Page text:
Translations

Anagrams

  • Bacher


English

Pronunciation

  • (UK) IPA(key): /bɹəʊtʃ/
  • (US) IPA(key): /bɹoʊtʃ/
  • Rhymes: -əʊtʃ
  • Homophone: brooch

Etymology 1

From Middle English broche, from Old French broche, from Vulgar Latin *brocca, originally a feminine form of Latin broccus, perhaps ultimately of Gaulish origin (see Scottish Gaelic bròg; cognate to brochure).

Noun

broach (plural broaches)

  1. A series of chisel points mounted on one piece of steel. For example, the toothed stone chisel shown here.
  2. (masonry) A broad chisel for stone-cutting.
  3. Alternative spelling of brooch
    • 2012, Cara C. Putman, A Promise Born
      She pinned a broach on her jacket.
      When Viv saw it, she laughed. “Is that the best you can do? A flower broach?”
  4. A spit for cooking food.
    • He turned a broach that had worn a crown.
  5. An awl; a bodkin; also, a wooden rod or pin, sharpened at each end, used by thatchers.
    (Can we find and add a quotation of Forby to this entry?)
  6. (architecture, Britain, dialect) A spire rising from a tower.
  7. A spit-like start on the head of a young stag.
  8. The stick from which candle wicks are suspended for dipping.
    (Can we find and add a quotation of Knight to this entry?)
  9. The pin in a lock which enters the barrel of the key.
Translations

Verb

broach (third-person singular simple present broaches, present participle broaching, simple past and past participle broached)

  1. (transitive) To make a hole in, especially a cask of liquor, and put in a tap in order to draw the liquid.
    • 1837 Thomas Carlyle, The French Revolution: A History
      How often has the broached barrel proved not to be for joy and heart effusion, but for duel and head-breakage.
  2. (transitive) To open, to make an opening into; to pierce.
    French knights at Agincourt were unable to broach the English line.
  3. (transitive, figuratively) To begin discussion about (something).
    I broached the subject of contraceptives carefully when the teenager mentioned his promiscuity.
    • 1913, D. H. Lawrence, Sons and Lovers, chapter 4
      Yet he was much too much scared of broaching any man, let alone one in a peaked cap, to dare to ask.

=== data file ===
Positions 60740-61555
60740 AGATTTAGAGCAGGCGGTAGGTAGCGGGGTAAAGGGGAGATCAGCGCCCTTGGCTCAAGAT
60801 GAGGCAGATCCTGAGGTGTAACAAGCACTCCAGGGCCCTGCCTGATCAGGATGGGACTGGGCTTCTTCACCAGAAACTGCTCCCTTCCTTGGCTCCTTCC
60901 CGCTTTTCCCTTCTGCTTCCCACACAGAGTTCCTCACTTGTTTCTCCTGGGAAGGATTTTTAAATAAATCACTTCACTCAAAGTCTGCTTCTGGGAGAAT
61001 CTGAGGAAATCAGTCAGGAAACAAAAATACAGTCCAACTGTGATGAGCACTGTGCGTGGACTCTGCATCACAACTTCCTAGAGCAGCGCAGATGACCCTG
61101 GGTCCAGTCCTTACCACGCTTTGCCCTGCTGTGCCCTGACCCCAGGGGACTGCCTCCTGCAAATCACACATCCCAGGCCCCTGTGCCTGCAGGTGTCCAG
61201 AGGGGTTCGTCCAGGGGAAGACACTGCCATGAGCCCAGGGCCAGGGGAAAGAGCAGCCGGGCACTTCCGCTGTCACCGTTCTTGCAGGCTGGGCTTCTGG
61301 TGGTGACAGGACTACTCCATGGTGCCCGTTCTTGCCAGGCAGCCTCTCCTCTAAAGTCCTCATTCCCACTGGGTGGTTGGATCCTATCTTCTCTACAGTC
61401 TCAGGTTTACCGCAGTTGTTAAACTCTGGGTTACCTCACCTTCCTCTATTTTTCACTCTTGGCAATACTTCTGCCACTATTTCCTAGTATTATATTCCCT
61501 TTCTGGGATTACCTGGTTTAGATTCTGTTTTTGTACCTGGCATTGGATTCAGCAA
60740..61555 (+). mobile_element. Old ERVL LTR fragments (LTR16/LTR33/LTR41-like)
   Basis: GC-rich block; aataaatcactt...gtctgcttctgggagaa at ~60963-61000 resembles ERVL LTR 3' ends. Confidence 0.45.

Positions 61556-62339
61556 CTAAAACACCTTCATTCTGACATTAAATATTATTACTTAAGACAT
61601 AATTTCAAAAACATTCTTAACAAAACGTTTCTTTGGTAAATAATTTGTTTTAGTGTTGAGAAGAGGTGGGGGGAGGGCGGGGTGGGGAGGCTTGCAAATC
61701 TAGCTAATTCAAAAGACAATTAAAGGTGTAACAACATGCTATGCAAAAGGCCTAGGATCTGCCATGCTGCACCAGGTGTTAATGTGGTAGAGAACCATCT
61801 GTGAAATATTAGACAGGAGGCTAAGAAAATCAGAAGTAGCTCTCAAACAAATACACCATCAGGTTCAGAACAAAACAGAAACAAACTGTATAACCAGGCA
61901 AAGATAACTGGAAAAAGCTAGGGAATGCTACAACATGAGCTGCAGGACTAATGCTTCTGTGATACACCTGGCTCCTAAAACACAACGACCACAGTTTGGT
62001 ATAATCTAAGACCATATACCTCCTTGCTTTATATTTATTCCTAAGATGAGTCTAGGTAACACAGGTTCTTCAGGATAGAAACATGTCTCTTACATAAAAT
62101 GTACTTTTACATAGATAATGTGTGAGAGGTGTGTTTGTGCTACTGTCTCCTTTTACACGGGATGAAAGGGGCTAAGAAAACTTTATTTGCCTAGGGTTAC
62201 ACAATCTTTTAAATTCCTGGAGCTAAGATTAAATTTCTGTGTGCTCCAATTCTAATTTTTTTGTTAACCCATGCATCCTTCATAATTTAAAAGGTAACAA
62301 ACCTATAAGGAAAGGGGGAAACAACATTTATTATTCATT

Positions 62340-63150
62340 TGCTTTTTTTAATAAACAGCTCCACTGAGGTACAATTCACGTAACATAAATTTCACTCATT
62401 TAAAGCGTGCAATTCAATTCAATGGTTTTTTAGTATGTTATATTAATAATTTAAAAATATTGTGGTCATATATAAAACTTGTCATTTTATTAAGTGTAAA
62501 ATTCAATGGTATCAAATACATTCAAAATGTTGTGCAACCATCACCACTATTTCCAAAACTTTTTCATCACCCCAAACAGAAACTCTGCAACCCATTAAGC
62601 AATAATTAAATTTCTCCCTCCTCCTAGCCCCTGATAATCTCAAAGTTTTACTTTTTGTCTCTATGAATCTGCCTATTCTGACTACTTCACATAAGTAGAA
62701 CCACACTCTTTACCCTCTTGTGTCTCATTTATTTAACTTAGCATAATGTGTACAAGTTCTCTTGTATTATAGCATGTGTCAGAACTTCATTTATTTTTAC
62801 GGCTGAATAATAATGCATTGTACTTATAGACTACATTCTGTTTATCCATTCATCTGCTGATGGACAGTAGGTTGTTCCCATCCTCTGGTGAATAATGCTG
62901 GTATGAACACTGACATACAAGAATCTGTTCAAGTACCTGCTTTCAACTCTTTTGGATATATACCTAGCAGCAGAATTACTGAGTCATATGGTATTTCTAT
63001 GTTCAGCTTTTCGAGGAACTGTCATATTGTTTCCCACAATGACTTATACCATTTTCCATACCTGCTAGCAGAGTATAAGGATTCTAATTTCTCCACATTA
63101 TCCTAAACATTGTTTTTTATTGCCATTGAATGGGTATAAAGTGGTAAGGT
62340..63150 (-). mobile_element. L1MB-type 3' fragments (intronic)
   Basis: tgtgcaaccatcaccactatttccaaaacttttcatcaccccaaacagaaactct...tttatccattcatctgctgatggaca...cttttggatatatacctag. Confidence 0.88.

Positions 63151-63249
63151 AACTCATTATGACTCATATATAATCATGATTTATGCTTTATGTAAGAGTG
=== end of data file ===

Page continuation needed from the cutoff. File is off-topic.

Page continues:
• 1918, Edgar Rice Burroughs, The Land That Time Forgot Chapter VI
      I have tried on several occasions to broach the subject of my love to Lys; but she will not listen.
Related terms
  • brochure
Translations

Etymology 2

This etymology is incomplete. You can help Wiktionary by elaborating on the origins of this term.

Verb

broach (third-person singular simple present broaches, present participle broaching, simple past and past participle broached)

  1. (intransitive) To be turned sideways to oncoming waves, especially large or breaking waves.
    The small boat broached and nearly sank, because of the large waves.
  2. (transitive) To cause to turn sideways to oncoming waves, especially large or breaking waves (usually followed by to; also figurative).
    • 18th C, Thomas Dibdin, Tom Bowling
      Here a sheer hulk lies poor Tom Bowling … for death hath broached him to.
    Each time we came around into the wind, the sea broached our bow.
Translations

References

See also

  • broach to

Scots

Alternative forms

  • brutch, bruch, broche, brotch

Etymology

From Middle Scots broche, from Middle English broche, from Old French broche, from Vulgar Latin *brocca, originally a feminine form of Latin broccus; possibly ultimately of Gaulish provenance.

Pronunciation

  • IPA(key): /ˈbrɒtʃ/
  • (Southern Scots) IPA(key): /ˈbrəʊtʃ/

Noun

broach (plural broachs)

  1. (archaic) A spindle.
  2. (archaic) A slender or thin person (especially as a nickname).